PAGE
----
Applying System level ESD (IEC 61000-4-2) stress on ICs

On-chip ESD protection devices are used to prevent damage during Electrostatic Discharge (ESD) stress from wafer production till the assembly of the chips on the PCB in the application. For instance, ESD stress events can occur during the process of connecting the die interfaces (bond-pads) to the package pins. Fortunately these ESD threats can be controlled with factory ESD control measures like ionizers, grounding of machines and personnel. Thanks to better understanding and improved control measures, the typical 2kV component level HBM requirement that was used in the industry for many years has been reduced to 1kV or lower.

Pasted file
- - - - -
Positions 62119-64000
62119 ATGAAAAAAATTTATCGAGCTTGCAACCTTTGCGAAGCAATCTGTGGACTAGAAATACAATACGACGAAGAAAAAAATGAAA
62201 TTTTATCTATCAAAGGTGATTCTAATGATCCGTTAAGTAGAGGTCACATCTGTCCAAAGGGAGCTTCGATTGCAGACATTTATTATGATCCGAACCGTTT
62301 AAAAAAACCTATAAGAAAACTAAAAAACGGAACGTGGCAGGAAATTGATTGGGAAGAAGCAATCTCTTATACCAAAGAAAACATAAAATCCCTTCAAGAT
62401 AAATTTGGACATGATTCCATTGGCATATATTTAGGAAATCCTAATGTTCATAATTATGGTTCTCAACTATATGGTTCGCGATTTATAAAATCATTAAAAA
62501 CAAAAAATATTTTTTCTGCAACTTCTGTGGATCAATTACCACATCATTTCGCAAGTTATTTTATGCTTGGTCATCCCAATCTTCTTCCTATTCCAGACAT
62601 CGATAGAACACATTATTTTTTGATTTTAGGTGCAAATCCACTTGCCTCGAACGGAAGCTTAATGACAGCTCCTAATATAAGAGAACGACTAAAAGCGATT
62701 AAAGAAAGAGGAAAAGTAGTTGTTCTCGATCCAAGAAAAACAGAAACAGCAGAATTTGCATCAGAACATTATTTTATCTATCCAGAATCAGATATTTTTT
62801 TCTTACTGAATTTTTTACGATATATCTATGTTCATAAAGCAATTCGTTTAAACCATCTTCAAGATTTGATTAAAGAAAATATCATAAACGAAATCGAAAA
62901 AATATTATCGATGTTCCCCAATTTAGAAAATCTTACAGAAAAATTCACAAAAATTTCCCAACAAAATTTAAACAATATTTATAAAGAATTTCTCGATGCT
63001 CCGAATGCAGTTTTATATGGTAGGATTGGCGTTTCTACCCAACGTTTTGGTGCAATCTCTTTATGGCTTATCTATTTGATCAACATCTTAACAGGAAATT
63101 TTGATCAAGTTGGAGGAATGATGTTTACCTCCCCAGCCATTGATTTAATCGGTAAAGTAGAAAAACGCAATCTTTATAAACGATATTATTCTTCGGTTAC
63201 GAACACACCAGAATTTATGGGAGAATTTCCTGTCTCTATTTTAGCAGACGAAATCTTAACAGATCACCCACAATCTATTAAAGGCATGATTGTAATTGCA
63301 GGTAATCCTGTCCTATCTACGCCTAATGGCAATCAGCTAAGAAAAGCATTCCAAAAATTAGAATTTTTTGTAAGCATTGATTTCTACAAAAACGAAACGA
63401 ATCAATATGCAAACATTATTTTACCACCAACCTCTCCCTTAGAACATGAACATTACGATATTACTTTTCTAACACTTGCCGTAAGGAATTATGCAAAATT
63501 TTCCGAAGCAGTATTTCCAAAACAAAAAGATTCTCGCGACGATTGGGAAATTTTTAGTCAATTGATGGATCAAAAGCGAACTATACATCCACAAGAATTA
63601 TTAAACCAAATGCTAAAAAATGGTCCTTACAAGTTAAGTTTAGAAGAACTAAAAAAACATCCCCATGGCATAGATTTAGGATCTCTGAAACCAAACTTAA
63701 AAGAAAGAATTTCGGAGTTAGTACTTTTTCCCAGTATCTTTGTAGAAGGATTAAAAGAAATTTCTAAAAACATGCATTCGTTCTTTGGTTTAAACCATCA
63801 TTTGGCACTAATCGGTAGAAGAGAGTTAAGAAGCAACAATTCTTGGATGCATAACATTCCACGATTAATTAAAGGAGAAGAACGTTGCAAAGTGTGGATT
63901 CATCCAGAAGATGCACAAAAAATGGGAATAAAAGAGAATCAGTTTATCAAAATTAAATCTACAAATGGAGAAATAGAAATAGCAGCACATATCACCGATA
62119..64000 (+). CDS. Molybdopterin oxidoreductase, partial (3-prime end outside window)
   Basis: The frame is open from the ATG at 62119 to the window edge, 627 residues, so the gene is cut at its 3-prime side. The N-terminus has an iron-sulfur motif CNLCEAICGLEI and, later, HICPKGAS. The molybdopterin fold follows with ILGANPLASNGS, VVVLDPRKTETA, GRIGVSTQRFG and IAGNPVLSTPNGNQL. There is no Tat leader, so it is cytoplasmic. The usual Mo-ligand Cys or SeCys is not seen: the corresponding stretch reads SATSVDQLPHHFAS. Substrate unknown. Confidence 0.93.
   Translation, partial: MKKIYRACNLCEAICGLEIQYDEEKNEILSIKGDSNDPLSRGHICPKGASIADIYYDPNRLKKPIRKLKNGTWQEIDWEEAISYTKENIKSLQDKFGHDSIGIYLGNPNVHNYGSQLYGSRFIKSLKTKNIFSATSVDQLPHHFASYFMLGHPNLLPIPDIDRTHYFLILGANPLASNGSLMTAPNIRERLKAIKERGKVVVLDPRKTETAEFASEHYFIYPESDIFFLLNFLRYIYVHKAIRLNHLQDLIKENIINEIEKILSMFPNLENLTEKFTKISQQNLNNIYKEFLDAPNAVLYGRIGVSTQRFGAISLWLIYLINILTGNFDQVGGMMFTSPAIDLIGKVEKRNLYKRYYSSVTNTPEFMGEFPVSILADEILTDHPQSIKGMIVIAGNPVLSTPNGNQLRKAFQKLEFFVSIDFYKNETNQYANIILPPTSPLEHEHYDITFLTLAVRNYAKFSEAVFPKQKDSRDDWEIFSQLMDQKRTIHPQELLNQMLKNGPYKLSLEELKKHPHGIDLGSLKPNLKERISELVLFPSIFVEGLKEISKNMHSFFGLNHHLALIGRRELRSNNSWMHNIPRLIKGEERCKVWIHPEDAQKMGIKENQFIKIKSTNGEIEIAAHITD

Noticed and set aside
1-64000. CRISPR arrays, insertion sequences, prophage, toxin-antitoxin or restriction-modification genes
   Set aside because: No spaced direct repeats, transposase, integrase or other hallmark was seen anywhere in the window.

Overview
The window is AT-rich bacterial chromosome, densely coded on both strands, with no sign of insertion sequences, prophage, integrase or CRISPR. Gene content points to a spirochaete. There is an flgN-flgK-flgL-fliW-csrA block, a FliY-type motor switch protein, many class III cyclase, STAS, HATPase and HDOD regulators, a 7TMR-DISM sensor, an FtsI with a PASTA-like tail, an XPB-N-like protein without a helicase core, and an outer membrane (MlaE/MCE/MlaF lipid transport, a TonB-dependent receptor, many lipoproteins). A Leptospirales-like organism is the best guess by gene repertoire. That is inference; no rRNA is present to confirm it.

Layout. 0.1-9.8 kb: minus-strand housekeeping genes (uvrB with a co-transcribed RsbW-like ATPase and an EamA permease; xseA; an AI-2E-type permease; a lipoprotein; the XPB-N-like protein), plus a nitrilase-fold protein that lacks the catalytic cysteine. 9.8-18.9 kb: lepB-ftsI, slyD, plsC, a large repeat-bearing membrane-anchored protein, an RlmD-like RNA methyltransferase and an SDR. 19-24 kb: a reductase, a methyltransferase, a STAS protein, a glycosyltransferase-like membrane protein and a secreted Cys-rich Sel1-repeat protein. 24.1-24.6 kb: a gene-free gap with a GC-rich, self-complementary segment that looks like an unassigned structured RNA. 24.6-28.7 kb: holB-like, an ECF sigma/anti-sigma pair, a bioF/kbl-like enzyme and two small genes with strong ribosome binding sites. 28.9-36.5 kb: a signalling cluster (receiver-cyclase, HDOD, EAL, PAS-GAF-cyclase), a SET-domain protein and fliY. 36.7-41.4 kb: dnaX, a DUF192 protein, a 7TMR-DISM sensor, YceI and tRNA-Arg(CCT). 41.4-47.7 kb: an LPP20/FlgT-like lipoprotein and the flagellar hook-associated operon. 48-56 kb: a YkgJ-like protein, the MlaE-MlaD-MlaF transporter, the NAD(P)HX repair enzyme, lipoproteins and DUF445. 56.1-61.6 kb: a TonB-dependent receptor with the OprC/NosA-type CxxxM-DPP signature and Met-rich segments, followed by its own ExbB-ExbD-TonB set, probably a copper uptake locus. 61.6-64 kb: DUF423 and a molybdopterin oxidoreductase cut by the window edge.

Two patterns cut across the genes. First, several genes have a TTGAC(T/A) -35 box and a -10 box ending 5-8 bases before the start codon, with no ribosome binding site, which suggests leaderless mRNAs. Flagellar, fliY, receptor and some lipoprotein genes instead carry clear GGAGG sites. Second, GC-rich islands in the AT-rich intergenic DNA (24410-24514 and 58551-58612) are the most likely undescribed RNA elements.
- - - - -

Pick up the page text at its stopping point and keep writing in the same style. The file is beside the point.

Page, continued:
This article discusses ESD stress events on the system level, when the system is used. While it is easy to control the potential of machines and people in the semiconductor manufacturing and assembly processes that is not so easy for finalized systems (smartphones, cars, PCs, laptops, TVs). Clearly ESD events can occur when systems are used in the field. This stress can create failures on the boards and in the packaged chips.

Introduction

During ESD stress the protection devices on the chip create a current path to ground. The total voltage drop of this shunt path should be as low as possible to protect the functional circuitry (link: more info about the ESD design window article). For instance, a power clamp from Vdd to Vss needs to limit the voltage difference between the supply lines below the failure voltage of the core circuit. Very large chips (like a CPU chip) could rely on the (decoupling or parasitic) capacitance between the two supply lines for ESD protection. If the total capacitance is big enough (e.g. compared to the HBM capacitor) a rail clamp is not required because the voltage difference will stay low anyway.